'The Racial Imaginary: Writers on Race in the Life of the Mind,' ed. Claudia Rankine, Max King Cap, & Beth Loffreda


Collected over the past four or five years, this forum offers a wide, and usefully conflicting, set of short essays, mostly by poets, on how race figures in their work. Max King Cap curates a set of images by visual artists that speak both directly and obliquely, to the issues at hand; Cap provides short commentaries for each image. full intro and information on ordering the book from FENCE  here. 

from the introduction by Rankine &  Loffreda:

The Racial Imaginary found its start in a few intuitions. We are all, no matter how little we like it, the bearers of unwanted and often shunned memory, of a history whose infiltrations are at times so stealthy we can pretend otherwise, and at times so loud we can’t hear much of anything else. We’re still there-there differently than those before us, but  there,  otherwise known as here. And that matters for writers. That’s the first intuition. The second one is that it seems a lot of us here when asked to talk about race are most comfortable, or least uncomfortable, talking about it in the language of scandal. We’re all a little relieved by scandal. It’s so satisfying, so clear, so easy. The wronged. The evildoers. The undeserving. The shady. The good intentions and the cynical manipulations. The righteous side asking, the head shaking. Scandal is such a helpful, such a relieving distraction. There are times when scandal feels like the sun that race revolves around. And so it is hard to reel conversations about race back from the heavy gravitational pull of where we so often prefer them to be.

There are a few other common languages for race that we’d like to evade, too. One is the sentimental, which rather than polarize, as scandal does, smudges. The other is even simpler: the past tense. Because if we’re not scandalized or sentimental about race, we’re often jaded instead. This, again? Didn’t we wear this out already? Hasn’t enough been said, haven’t enough already said it? We don’t want to substitute the jaded for the shocked, nor the sentimental for the jaded. Especially when it comes to writing. This collection is founded on the idea that it’s worth trying to write about race, again – in  particular that something valuable happens when an individual writer reflects on race in the making of creative work. Writing could be said to rest on the faith that there is something of value in witnessing an individual mind speaking in and to its ordinary history. This never stops. And it’s not that the individual expression is, because of its individuality and expressiveness, sacred, beyond questioning. We’re all disagreeing in one way or another in this collection. As editors we’re not seeking agreement or consensus. But we believe in the beauty and importance of an individual writer speaking in and to her history with as helped us to see more clearly the literary moment the writing in this collection partially documents, and two intertwined things about that moment in particular. One is that in our moment, writing about race has its own set of literary and intellectual conventions that we writers sometimes use and sometimes struggle to reinvent. The other is that certain assumptions about craft and aesthetics can and do warp the conversation among writers about race. These two matters typically appear in a complex, troubled embrace.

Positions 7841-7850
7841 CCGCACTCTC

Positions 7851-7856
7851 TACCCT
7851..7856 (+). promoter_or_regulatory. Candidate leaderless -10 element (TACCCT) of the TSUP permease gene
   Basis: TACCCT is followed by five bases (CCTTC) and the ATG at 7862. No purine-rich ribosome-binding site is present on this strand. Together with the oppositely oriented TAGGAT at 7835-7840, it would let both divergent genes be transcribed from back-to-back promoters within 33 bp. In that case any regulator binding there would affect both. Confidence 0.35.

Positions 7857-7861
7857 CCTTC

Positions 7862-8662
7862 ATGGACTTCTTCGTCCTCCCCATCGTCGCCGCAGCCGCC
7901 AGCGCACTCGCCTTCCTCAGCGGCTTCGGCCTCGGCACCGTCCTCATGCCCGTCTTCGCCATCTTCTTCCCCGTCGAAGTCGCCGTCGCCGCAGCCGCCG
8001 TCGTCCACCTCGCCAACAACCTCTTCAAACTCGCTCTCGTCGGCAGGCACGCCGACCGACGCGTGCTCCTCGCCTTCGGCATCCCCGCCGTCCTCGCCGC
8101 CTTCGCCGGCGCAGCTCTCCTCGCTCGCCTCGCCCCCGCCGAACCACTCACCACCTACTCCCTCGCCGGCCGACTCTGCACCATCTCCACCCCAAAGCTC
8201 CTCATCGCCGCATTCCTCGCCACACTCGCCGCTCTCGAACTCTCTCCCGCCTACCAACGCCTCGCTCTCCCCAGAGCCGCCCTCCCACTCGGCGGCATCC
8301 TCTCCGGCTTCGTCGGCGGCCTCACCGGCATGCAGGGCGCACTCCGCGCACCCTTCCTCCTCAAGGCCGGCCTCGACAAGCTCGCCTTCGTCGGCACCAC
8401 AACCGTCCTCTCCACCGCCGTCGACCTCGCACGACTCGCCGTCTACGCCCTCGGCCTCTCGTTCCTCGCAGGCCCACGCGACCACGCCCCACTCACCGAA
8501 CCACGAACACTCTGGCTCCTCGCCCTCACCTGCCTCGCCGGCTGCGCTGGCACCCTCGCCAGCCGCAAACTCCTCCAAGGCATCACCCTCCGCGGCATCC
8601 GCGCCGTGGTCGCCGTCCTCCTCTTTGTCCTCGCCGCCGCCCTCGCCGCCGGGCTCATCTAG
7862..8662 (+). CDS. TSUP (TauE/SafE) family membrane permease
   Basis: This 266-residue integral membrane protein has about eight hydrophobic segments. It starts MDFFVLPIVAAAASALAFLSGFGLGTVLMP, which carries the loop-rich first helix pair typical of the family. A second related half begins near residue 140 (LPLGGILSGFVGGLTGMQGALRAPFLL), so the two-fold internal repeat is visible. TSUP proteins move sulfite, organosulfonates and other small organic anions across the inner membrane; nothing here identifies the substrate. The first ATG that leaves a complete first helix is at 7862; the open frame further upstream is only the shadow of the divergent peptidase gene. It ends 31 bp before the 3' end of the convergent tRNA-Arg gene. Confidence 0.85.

Kate Clark, Pray (detail), 12, 
Introduction, Beth Loffreda and Claudia Rankine, 13,